Buttle's World

14 January, 2010

The Forgotten Elephant in the Room

Filed under: Posts — clgood @ 15:44

Veronique de Rugy has a good post up about the real reason healthcare prices are going up.

It should be incandescently obvious to anybody with the slightest understanding of economic reality.

Economists have shown that if a good’s price is zero or decreasing, then the demand for this good will likely increase. In 2008, consumers were only directly responsible for 11.9 percent of total national healthcare expenditures, down from 43 percent in 1965, according to new data from the U.S. Department of Health and Human Services. This means that someone other than consumers pays roughly 88 percent of all healthcare costs, giving consumers little incentive to mind costs and much incentive to over-consume.

But ignored in all of the current debates over health care costs is the reason why we are paying less out of pocket. As usual, when things are really screwed up you have to look to government meddling.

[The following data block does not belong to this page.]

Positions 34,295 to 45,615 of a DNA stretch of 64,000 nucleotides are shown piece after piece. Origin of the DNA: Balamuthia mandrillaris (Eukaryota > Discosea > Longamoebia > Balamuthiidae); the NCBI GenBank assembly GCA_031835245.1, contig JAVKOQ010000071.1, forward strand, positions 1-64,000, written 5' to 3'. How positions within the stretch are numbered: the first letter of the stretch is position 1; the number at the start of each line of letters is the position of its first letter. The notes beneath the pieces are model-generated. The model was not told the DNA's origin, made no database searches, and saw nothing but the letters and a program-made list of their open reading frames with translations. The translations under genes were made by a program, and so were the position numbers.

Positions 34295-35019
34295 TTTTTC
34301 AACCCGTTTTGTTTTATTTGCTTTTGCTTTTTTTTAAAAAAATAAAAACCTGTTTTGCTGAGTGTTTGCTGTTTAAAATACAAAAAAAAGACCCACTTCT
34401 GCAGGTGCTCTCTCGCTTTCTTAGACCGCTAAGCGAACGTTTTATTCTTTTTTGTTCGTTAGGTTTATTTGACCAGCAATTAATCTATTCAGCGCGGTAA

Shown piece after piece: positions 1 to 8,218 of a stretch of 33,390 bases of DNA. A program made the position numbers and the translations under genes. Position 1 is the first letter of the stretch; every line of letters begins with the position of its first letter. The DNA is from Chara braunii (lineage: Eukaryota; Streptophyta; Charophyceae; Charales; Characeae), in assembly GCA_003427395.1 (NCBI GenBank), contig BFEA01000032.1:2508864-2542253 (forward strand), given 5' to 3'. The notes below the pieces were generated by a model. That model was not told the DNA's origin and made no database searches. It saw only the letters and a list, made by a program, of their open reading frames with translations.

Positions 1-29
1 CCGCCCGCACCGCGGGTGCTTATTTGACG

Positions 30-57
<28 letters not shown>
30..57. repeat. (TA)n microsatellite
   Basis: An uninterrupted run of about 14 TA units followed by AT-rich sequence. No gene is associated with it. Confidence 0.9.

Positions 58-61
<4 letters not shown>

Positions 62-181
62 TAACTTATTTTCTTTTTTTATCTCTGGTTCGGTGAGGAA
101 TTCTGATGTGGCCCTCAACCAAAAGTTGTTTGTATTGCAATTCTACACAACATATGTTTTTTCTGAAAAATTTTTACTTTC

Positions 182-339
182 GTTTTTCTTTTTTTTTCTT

The first bit of bad juju in this story was the imposition of the income tax. Next was the Ponzi scheme called Social Security. Then came income tax witholdings (Milton Friedman’s one bad idea.) Once that big chunk was being taken out of paychecks, employers started offering “benefits” like health insurance to sweeten the pot. It started with “major medical”, and went downhill from there.

Not only did the taxes seem hidden once people got used to witholdings, but what once was spent out of pocket became hidden. (The subterfuge is double in the case of Social Securit. Half of what you’re paying is hidden as an “employer contribution.”) Once the HMO model got started, well, you can see the result on the chart.

Not only should the income tax be repealed (along with the XVI and XVII amendments) but, before that, tax witholdings should stop. If people had to write a check every April 15th we’d see a rapid shift toward smaller, more responsive government.

And health care costs would go down because there would be no reason to depend on your employer for health insurance.

Think about what costs you more now than it used to vs. what now costs you less. I think you’ll see a pattern.


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